FURNITURE retailer MFI today announced it is scaling back its operations as it continued to suffer at the hands of cautious consumers.
The company revealed it is quitting three businesses expected to make a combined loss of 10 million this year as part of a strategic review, which is also examining the future of its UK retail chain.
Details of the shake-up came in a trading statement from MFI, which indicated sales at its retail outlets were still falling - but at only half the speed of when it last updated the market in October.
Orders in the eight weeks to November 26 at its UK retail arm were 15 per cent lower than last year, compared with a 31 per cent drop over the previous three weeks.
The firm also revealed a 19 per cent slump in UK retail orders in the first half of the year, although its Howden joinery business saw sales up eight per cent over the same period.
MFI said it was on track to meet market expectations for its annual results, but its Howden Joinery business was likely to deliver operating profits towards the lower end of the current consensus in the City.
New chief executive Matthew Ingle said: "Howden Joinery has performed well in a more demanding market. In UK retail we are undertaking a fundamental review and, in the short term, are managing the business for margin, cost control and cash.
"We have also taken actions to simplify the group and improve profitability by exiting a number of non-core activities."
As part of a strategic review started by Mr Ingle, MFI said it was exiting its Howden Millworks business in the US, its joint retail venture in Taiwan and its Ethan Allen joint venture in the UK. The exit will lead to a one-off charge of 16m in the current year.
MFI said its profitable Howden Joinery traded well through its peak period but conditions were becoming increasingly tough.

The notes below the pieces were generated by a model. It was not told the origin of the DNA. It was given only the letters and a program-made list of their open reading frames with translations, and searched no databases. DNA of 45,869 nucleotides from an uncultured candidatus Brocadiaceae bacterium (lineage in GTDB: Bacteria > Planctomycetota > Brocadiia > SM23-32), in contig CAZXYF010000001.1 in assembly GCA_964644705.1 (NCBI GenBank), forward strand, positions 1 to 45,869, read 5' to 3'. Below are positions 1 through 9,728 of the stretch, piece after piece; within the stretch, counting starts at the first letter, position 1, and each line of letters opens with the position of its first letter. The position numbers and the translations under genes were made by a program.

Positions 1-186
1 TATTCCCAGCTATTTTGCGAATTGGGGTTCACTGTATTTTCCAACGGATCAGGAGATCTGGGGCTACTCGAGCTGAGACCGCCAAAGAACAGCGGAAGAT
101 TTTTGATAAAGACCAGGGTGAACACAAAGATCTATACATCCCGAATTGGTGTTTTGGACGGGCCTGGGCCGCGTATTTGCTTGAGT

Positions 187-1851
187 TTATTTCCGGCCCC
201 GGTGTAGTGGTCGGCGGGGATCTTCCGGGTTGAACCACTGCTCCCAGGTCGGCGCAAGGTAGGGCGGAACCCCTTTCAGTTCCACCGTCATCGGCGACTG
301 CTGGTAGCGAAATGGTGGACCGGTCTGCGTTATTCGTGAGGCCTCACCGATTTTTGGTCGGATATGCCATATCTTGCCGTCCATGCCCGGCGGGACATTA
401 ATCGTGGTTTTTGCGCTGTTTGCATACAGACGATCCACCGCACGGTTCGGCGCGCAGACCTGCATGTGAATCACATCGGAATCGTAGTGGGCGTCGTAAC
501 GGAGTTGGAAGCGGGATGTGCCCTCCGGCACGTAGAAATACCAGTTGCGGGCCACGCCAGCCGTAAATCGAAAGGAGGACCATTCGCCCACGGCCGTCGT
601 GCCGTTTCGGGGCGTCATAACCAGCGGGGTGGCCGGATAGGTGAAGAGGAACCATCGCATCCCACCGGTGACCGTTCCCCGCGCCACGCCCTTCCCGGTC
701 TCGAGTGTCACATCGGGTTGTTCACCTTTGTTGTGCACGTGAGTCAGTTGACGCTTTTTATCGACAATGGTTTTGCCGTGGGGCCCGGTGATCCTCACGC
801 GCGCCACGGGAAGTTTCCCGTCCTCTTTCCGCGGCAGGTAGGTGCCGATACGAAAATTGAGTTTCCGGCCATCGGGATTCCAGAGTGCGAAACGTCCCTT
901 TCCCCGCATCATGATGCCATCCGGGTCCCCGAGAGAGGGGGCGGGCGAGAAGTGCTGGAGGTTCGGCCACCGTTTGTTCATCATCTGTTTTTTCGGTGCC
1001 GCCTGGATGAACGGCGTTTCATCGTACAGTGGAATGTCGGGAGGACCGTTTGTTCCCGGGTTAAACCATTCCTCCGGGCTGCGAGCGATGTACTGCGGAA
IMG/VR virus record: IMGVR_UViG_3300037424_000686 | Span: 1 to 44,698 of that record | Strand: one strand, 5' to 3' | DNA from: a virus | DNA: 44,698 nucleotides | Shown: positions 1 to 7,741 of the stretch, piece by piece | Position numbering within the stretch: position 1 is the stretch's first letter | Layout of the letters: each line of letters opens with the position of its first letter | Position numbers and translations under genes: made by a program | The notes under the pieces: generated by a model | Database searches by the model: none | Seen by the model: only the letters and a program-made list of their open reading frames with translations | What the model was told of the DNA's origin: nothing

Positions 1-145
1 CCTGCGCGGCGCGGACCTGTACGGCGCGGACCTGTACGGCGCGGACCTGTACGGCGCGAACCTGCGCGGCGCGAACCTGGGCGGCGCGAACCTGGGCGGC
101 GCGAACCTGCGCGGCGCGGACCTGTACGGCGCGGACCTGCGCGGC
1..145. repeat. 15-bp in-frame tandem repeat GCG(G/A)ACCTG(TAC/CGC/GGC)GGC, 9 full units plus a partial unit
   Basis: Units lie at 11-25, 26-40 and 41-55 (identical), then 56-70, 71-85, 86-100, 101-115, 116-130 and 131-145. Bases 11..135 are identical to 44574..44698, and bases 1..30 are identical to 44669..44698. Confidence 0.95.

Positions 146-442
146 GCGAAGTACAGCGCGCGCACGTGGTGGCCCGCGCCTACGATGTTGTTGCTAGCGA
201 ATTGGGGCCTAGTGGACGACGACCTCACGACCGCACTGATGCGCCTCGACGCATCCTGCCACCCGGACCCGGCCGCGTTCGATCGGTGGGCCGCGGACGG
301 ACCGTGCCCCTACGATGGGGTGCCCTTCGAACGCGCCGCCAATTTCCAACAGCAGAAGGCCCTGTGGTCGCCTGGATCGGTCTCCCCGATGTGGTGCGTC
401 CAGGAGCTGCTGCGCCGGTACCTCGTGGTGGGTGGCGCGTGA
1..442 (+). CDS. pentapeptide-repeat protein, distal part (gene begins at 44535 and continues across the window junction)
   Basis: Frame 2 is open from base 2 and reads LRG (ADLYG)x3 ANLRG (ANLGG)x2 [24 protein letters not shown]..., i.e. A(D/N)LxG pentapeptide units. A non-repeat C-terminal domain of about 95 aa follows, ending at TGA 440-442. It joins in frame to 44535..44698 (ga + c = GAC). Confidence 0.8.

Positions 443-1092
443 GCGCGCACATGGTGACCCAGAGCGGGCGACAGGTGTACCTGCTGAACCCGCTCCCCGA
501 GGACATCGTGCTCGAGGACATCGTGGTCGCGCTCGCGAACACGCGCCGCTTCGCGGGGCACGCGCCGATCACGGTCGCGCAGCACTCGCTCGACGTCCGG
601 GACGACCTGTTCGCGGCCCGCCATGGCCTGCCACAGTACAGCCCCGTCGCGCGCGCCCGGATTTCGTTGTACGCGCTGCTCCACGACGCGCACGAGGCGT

The trade arm, which sells kitchens to small builders, has been propping up the group while the retail chain saw sales slump in a stagnant housing market.
Investors had feared Howden might be struggling too after rival Travis Perkins issued a recent profit warning.
By the year end, 22 depots will have been opened taking the total to 342, MFI said. "Depot openings are less than the 40 originally planned, reflecting the emphasis on profit contribution in current market conditions," said Mr Ingle.
The company said its UK retail division continued to experience tough market conditions. "The focus in the business is on margin, cost control and cash and this will continue through the winter sale," explained Mr Ingle.
Year-on-year sales in the UK retail arm in the second half are down 12 per cent on a same store basis with sales for the year to date down five per cent.
History: Noel Lister and Donald Searle founded MFI as Mullard Furniture Industries. Both men had been buying and selling government surplus stock after the Second World War and often met at auctions.
They joined forces, using the maiden name of Mr Searle's wife for the company name, specialising in flat-pack furniture selling by mail order.
Flotation: In 1971, under the chairmanship of Arthur Southon, who had previously been Mr Lister's accountant, MFI Warehouses was listed on the Stock Exchange.
Growth: In 1982, MFI acquired the Hygena brand name, which had been recognised in the UK as a kitchen brand since the 1930s.
The acquisition of Schreiber Furniture in November 1988 enabled MFI to appeal to an older, more upmarket customer.
At the start of the new millennium, new routes to market included high street stores in major conurbations, and Hygena kitchen concessions in Currys stores.